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Although rumours of a calendar service have gone into overdrive in the past fortnight, Google instead launched a music search service this week, which links to reviews, CDs and cover art and provides links to buy albums or songs.
Google already has a similar service for films, which is activated by typing in a title plus the word “movie”. It also shows listing times - if you type in a city name - and a handy Rotten Tomatoes-style review aggregation (though like Rotten Tomatoes, almost all reviews are from the US).
There is a dedicated music search page but Google is hoping to catch music-related queries made through the normal Google search method. Of course, it doesn’t work for all artists. Announcing the feature on the Official Google Blog, David Alpert said the new feature “mostly works for artists popular in the US and a more limited number of artists from other countries”, but would be expanded.
It was the links to music retailers that proved most controversial. Google won’t get a cut of sales resulting from its links to music retailers, but will sell advertisements around the search results in the usual fashion.
One commentor on TechCrunch wondered how iTunes managed to always be the first store listed, and how eMusic got a “promotional blurb” included with its links. “It’s an interesting departure from Google’s usual model of having objective results primary, sponsored results off to one side,” wrote Rod Edwards. Google plans to expand the number of music retailers it links to.
Techdirt pointed out that the service also points to lyrics, despite Warner just last week shutting down a software programme, LyricSearch, that does exactly that.
“Google is late to the game with music search results—Ask Jeeves, MSN and Yahoo have all offered similar features for some time,” wrote Chris Sherman at Search Engine Watch.
Microsoft shakes up entertainment
Microsoft followed its autumn reshuffle with another shake-up at its digital media and entertainments division, charging executives who masterminded the Xbox with overseeing its “digital home” strategy and setting up a new unit to look after music and video.
Michael Gartenberg, on one of Jupiter Research’s analyst weblogs, described the move as “really big news”.
“While it could mean any number of things over time, the first take is Microsoft is finally getting serious about where it stands in the market with digital entertainment, especially music and video,” he said.
Robbie Bach, Microsoft’s Xbox guru who was promoted to head up the unit in September, made three appointments designed to tighten up its splintered organisation as it accelerates its push into digital media where the company is dragging its feet compared to rivals like Apple.
The reorganisation also comes ahead of the impending battle between Microsoft’s new Xbox 360 console and Sony’s Playstation 3 due out next year. Xbox losses have so far amounted to more than $4bn but the first generation of the console established itself as the Playstation’s closest competitor, and Microsoft is hoping the new Xbox will turn a profit.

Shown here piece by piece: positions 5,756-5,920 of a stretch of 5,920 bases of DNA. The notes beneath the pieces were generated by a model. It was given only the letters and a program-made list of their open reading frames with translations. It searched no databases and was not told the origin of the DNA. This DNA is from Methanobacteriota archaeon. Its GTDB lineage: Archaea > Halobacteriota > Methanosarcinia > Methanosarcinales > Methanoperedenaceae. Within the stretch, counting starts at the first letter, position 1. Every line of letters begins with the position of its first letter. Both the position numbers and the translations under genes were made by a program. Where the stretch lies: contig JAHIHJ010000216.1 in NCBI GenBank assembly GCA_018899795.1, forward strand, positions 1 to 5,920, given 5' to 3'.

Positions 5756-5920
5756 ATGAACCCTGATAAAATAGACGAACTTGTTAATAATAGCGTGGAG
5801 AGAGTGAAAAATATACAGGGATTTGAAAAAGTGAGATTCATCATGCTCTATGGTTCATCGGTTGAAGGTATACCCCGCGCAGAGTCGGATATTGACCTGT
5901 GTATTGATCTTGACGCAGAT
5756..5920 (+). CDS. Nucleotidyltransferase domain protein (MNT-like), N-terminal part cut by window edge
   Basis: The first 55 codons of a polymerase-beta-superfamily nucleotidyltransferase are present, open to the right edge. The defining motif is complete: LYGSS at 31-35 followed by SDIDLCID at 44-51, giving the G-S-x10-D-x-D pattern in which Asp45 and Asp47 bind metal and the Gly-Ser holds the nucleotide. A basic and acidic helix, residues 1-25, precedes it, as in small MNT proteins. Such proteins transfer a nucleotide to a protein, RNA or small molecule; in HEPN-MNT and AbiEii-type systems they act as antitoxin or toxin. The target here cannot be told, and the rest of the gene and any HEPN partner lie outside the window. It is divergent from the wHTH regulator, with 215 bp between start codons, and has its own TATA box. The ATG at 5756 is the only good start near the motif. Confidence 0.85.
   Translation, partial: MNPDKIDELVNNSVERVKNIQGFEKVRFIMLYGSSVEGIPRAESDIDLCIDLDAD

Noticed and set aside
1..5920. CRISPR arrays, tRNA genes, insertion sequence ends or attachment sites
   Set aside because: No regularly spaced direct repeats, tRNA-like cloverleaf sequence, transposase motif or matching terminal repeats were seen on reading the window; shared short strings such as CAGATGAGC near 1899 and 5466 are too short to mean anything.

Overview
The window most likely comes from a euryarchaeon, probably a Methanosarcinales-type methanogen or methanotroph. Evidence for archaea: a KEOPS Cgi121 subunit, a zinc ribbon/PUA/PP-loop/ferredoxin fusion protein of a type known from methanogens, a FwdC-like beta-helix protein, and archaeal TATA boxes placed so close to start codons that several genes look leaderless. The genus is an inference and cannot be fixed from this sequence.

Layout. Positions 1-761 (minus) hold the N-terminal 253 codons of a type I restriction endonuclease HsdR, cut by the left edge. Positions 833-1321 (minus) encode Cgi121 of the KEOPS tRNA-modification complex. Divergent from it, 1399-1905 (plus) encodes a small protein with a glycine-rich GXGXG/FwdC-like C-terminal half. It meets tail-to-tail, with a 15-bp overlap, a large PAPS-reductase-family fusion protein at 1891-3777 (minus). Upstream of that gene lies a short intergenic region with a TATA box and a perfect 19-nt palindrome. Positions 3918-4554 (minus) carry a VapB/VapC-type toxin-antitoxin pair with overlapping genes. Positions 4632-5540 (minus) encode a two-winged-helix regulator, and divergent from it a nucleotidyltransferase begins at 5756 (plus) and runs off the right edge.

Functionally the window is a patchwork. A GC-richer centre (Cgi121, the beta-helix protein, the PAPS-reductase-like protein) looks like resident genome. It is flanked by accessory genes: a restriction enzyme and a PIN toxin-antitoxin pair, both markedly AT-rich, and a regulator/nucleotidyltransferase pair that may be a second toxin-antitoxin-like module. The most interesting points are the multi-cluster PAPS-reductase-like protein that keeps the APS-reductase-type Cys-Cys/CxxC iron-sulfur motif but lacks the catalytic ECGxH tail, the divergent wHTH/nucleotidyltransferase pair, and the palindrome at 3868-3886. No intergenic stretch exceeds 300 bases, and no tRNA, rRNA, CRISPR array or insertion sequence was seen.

Peter Moore, former head of games and publishing for the Xbox, is to assume Mr Bach’s former role of overall responsibity for all things Xbox.
J Allard, another Xbox executive, is also being promoted. He now has responsibility for the platform technology across the digital entertainment group, a key role as Microsoft tries to build a technological foundation for its broader digital home vision.
Mr Allard is famous for sending a memo a decade ago warning Bill Gates of the threat that the internet posed to Microsoft, helping to trigger a volte face in the company’s strategy.
Bryan Lee, who handled the finances of the Xbox business along with Microsoft’s other home and entertainments businesses, is now in charge of the new division comprising digital music, video and other entertainments.
Rafat Ali at paidcontent.org said the new unit would make Microsoft more nimble at striking entertainment deals.
“The other day just hearing the list of places within Microsoft where an MTV Urge deal could be done made my head ache. This may be as close to one-stop dealmaking as Microsoft can get with entertainment,” Ali added.
Wikipedia’s moment of truth
Wikipedia has come in for criticism since John Seigenthaler Sr, a longtime journalist, discovered an entry about himself which wrongly claimed he had been briefly linked to the asassinations of both John and Robert Kennedy. After Seigenthaler wrote a scathing editorial in USA Today, the ensuing scandal prompted prompted Wikipedia founder Jimmy Wales to introduce some experimental changes to the site’s policies, mainly preventing anonymous users from creating new pages.
Just days after this blow to Wikipedia’s credibility, Nature magazine published the results of a pioneering experiment. It selected a number of scientific topics and asked experts on each to review that topic’s entry in both Wikipedia and Encyclopedia Britannica, and summarise the errors they found.
Of 42 topics, the researchers found eight serious errors - evenly divided between the two ‘pedias. But when adding in “factual errors, omissions or misleading statements”, Wikipedia scored 162 compared to Britannica’s 123. The bulk of Wikipedia’s errors came from a few entries: “Dmitry Mendeleev”, “Acheulean industry” “neural network” and “prion” were the worst offenders.
Whether it was a victory or another blow for Wikipedia, however, depended on which headline you read.
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